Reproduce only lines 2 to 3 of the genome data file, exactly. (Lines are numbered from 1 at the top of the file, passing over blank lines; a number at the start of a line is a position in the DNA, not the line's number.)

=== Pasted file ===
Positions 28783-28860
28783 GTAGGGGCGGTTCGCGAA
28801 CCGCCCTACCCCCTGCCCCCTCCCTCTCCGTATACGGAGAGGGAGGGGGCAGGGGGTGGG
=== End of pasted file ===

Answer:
28783 GTAGGGGCGGTTCGCGAA
28801 CCGCCCTACCCCCTGCCCCCTCCCTCTCCGTATACGGAGAGGGAGGGGGCAGGGGGTGGG